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Flowers for Algernon

by Daniel Keyes

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In "Flowers for Algernon," how do Charlie's feelings towards the doctors change post-operation?

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"Flowers for Algernon" tells the story of a simple man with a low IQ named Charlie Gordon who receives the opportunity to undergo an operation to increase his intelligence. When he is offered the chance to participate in the procedure, his attitude towards the two supervising doctors, Dr. Strauss and Dr. Nemur, is an overwhelming eagerness to please. He wants to get smarter so that his friends and acquaintances will like him more.

As Charlie's intellectual acuity increases after the operation, his feelings change toward the doctors. He begins to resent their condescending attitude towards him. Although his intelligence has increased remarkably, they continue to see him as a laboratory subject rather than a unique human being. When the doctors take him to the International Psychological Association convention, Charlie's resentment erupts into anger. By this time, his intelligence has surpassed that of Dr. Strauss and Dr. Nemur, and he realizes that their findings concerning the permanence of the surgery results are incomplete.

Charlie's feelings about the doctors evolve into contempt and condemnation. Ultimately, though, as Charlie conducts his own research, he realizes that they are just imperfect men who are unaware of the answers to the questions they are asking. He eventually has an opportunity to explain to them that intellect without human affection is worthless.

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Before the operation, Charlie is blissfully ignorant of the intricate power relations between people. He saw the people at the bakery as friends, for example, even though they probably made fun of him and were often insincere with him. After the operation, Charlie sees the flaws in the doctors and sees them as they really are: humans with flaws and weaknesses like the rest. He always thought that his life would improve so much more if he were only smarter and intelligent like the doctors. What Charlie really gained after the operation was a whole other set of worries and stresses and problems because he is aware of so much more.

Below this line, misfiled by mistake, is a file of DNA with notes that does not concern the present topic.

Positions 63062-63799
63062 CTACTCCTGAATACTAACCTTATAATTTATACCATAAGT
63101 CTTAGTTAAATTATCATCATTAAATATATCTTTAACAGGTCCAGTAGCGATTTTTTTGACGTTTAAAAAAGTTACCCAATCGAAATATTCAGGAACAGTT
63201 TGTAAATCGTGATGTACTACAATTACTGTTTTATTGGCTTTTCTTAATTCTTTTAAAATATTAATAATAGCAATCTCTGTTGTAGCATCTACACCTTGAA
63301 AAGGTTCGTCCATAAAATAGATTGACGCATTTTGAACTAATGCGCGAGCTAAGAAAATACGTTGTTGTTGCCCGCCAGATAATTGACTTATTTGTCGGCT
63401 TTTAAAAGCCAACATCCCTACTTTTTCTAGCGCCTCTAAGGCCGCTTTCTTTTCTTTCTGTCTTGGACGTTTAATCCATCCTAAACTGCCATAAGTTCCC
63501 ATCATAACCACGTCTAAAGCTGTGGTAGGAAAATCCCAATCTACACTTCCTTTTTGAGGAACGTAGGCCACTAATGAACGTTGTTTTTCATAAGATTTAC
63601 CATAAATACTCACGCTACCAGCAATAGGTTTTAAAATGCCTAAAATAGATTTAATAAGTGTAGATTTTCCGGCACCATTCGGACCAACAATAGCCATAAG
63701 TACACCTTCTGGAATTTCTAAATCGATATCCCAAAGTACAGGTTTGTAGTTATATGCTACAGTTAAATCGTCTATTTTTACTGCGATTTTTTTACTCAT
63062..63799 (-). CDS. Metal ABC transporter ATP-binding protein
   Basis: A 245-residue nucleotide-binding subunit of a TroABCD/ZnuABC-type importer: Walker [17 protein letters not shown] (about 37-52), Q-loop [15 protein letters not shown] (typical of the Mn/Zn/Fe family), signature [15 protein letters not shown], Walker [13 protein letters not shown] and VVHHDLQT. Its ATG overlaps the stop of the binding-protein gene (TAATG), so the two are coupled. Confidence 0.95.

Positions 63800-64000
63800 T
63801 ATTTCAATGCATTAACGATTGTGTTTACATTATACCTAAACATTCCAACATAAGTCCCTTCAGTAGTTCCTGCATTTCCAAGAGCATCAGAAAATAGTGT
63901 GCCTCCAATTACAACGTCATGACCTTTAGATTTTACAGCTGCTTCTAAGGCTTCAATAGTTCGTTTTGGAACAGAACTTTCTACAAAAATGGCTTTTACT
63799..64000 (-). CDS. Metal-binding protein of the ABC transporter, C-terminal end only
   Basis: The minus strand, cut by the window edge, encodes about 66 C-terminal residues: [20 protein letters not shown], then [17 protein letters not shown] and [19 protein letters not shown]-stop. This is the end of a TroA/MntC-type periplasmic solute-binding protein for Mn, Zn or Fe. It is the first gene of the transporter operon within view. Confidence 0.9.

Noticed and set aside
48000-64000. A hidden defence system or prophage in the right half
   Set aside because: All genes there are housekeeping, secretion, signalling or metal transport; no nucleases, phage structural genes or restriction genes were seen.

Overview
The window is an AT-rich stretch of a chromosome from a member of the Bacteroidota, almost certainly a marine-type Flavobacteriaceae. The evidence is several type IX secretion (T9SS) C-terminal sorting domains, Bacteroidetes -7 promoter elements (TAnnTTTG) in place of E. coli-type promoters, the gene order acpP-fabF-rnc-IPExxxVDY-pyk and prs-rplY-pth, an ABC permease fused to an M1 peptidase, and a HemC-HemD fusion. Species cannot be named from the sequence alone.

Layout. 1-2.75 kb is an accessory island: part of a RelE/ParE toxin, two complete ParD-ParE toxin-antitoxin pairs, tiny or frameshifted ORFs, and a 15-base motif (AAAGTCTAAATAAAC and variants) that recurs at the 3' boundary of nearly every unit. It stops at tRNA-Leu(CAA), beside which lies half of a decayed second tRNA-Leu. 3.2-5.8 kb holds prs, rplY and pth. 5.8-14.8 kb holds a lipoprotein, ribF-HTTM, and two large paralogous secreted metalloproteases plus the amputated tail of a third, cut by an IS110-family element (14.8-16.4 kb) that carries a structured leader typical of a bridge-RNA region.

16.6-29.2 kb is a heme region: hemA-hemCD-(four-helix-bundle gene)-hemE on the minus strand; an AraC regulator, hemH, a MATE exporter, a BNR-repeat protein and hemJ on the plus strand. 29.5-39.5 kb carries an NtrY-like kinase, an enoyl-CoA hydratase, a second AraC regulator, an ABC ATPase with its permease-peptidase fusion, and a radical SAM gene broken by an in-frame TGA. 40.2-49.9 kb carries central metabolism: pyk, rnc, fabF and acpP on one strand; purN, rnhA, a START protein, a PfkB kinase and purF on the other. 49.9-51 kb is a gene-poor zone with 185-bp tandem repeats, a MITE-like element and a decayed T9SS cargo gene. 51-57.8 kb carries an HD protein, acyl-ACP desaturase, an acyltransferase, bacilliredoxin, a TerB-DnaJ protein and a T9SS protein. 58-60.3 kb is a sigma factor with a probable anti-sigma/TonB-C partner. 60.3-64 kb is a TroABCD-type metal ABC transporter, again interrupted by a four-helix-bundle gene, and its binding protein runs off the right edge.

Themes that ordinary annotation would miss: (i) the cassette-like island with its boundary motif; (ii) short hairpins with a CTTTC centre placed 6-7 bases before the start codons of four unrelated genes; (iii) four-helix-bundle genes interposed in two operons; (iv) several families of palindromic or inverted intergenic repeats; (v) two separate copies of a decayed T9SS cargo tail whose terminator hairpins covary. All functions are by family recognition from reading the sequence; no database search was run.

Eventually Charlie becomes smarter than Professor Nemur. When this happens, the "....hostility culminates in a shouting match between the two, during which Charlie accuses Nemur of treating him as less than a human being and Nemur accuses Charlie of having become "arrogant, self-centered," and "antisocial." Please see the Enotes available. They're full of great information.

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In Flowers for Algernon, how do Charlie's co-workers feel about Charlie having the operation?

Charlie's "friends" from his job as a janitor at the bakery were unaware that he had an operation to improve his intelligence. They have always enjoyed using him to be the butt of their jokes, and Charlie has always been oblivious of their selfish and cruel motives.

After the surgery, Charlie becomes aware of the true meaning of the teasing that has been done at his expense. As he advances at work, his co-workers are confused because they still do not know of the surgery. His friends who previously felt superior to Charlie, now resent his advancement and new-found intelligence. They resent it so much that they draft a petition to have him fired.

Ironically, what should have made his life better instead brings him sorrow. One of the old women at work wished that he would become "the good simple man" he was before.

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